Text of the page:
While I used some of the different 125gr loads (Rem 125gr SJHP and both the Federal standard JHP and their 125gr Nyclad Magnum load), I actually came to prefer the 140-145gr loads. I came full circle, so to speak, since I liked the Speer 140gr bullet in a stout handload before I entered LE work, and I looked for it in the factory load after I got hired and was restricted to factory loaded ammunition for on & off-duty. Speer and Remington each had a 140gr load back then, and then W-W had their 145gr STHP load.

    I attended a couple of wound ballistics seminars several years ago, taught by a former DOD agent who used to be tasked with investigating shootings involving certain fed situations. I found it interesting regarding what he had to say about the .357 Magnum as a duty caliber. Basically, while he felt the 125gr JHP had started to develop a decent record as a defensive load, he felt that if the Magnum revolver had remained in service for at least a few years longer, that the 140gr JHP load would probably had eclipsed it as the optimal load of choice. He described the 140gr load, such as Remington's SJHP bullet load, as offering the perceived advantages of the lighter weight 125gr load, but having the advantage of delivering the ballistic performance slightly deeper than the 125gr loads might. Naturally, it was just his opinion, based upon his experience, but I found that interesting.

    I still have a fair amount of 125gr loads which I've carried in my remaining steel Magnum revolvers, as well as some heavier bullet loads, including some remaining Rem 140gr SJHP loads. ;)

    I wish they'd had the 7 & 8 round S&W revolvers available back when I was carrying a revolver on-duty. ;)

    I wouldn't feel under-equipped with a 7 or 8-shot Magnum revolver even today ... and after they took away my Magnum revolver I carried various issued pistols chambered in 9mm, .40 S&W and .45 ACP, of variable magazine capacities. I finally accepted that the 9's & .40's were fine service calibers, especially with the newer bullet design developments ... but personally, I still consider the .357 Magnum to be a fine choice when it comes to a serious medium-bore defensive handgun caliber.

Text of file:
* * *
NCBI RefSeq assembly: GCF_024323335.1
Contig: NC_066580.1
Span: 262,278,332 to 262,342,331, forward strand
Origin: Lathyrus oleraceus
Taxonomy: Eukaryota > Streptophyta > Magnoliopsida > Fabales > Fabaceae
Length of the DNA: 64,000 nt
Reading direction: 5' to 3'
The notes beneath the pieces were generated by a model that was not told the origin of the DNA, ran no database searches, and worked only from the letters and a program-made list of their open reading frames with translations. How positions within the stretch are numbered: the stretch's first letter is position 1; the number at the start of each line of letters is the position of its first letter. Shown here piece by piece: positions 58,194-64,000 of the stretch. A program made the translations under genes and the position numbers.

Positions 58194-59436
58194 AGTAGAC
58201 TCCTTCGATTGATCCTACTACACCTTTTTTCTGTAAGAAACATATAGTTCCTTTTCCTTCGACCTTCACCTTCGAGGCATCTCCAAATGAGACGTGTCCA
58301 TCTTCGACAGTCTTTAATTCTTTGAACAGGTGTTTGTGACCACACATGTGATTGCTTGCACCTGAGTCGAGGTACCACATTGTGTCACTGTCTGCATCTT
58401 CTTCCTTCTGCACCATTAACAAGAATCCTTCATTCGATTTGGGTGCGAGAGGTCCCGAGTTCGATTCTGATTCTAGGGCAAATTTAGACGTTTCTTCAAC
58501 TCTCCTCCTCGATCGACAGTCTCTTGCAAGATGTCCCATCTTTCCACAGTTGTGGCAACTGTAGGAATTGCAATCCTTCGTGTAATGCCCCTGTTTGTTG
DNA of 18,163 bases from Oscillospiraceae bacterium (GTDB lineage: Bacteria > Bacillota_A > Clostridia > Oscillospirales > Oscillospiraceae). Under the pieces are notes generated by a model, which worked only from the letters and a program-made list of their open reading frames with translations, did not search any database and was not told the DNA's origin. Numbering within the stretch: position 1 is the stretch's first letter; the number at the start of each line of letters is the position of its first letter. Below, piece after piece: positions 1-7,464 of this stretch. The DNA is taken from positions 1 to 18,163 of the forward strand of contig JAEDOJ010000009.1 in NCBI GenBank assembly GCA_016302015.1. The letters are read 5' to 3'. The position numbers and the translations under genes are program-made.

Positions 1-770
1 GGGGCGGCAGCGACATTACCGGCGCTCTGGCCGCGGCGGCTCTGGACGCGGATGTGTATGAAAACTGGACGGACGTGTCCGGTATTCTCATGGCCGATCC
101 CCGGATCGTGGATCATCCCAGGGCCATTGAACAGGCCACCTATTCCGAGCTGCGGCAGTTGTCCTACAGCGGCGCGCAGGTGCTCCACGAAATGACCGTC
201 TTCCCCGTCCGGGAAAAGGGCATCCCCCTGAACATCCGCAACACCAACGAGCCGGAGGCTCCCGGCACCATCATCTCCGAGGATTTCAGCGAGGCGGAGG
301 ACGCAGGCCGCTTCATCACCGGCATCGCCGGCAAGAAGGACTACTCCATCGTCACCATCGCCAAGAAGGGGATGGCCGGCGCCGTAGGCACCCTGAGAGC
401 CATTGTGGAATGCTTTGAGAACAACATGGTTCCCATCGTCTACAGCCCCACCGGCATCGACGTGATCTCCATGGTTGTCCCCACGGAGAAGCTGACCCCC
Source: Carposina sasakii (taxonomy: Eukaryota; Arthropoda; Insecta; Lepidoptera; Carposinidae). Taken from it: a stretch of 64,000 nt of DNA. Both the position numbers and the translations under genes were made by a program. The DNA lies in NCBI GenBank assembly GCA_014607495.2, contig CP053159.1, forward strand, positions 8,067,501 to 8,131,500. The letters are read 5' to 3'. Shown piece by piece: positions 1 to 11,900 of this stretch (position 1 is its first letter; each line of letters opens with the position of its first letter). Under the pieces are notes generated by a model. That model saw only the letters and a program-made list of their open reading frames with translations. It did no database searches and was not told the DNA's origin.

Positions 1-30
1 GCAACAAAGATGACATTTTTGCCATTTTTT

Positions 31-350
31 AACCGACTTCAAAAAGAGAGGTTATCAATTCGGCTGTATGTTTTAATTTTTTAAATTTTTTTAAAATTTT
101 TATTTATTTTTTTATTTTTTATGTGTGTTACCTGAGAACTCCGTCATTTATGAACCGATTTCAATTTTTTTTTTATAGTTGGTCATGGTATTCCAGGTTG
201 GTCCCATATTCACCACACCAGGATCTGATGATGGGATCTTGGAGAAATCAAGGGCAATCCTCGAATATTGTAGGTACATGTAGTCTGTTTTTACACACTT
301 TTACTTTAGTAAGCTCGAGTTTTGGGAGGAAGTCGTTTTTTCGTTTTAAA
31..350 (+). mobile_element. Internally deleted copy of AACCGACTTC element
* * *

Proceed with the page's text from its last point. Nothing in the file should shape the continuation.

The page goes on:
Not everyone can shoot it as well as they might wish, however, as it requires more of the shooter than the lower recoiling .38 S&W Special +P loads.

    Just my thoughts.
     
    Last edited: Aug 11, 2010
  18. fredj338 you put it very well, i could not have said it any better.
    that is my concideration when selecting a defense round. i too think COM hits may be unlikely when you concider all the variables you described plus the mental stress of all parties involved. i also think your best chance for that good hit may be your first shot. i want all the horse power i can handle accurately with the best most reliably penatrating, destructive bullet.
     
  19. fredj338

    fredj338

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    Yeah, why I shun the sub 9mm rounds for SD. You may get one hit only in a fluid gunfight. Too many think it's like the range or an IDPA match where the BG isn't moving or shooting back. I'ld like to think I can make headshots or upper thorax hits on demand form any angle under poor light while ducking bullets, but I am a realist.:supergrin: I also know mag cap is over blown. I can't use covering fire to move, I have to account for all my shots. So hopefully you make a big enough hole in the BG w/ that one round you land to end the fight sooner than later. So in Kommiefornia, where I can only have 10, I want 10 big ones.:dunno:
     
    Last edited: Aug 11, 2010
  20. fastbolt

    fastbolt

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    Intervening limbs and oblique angles of presentation are probably always going to present a potential challenge, to some degree, when it comes to situations involving some defensive (LE) shootings.

    I can think of a shooting involving another agency where a couple of 180gr JHP .40 S&W loads of older design struck an armed suspect actively shooting at a cop in a 'dynamic' situation. The cop was described to me as a well-skilled shooter (including some military experience and skills gained in SF) who placed 2 rounds on the attacker (of 2 rounds fired). One hit the lower torso, expanded and remained in the body. The other struck an intervening arm, was deflected along the bone of the upper arm and remained in the shoulder capsule. A cop who saw the bullet recovered from the arm/shoulder during surgery described it as hugely mushroomed, FWIW.

    You never know.
     
    Last edited: Aug 11, 2010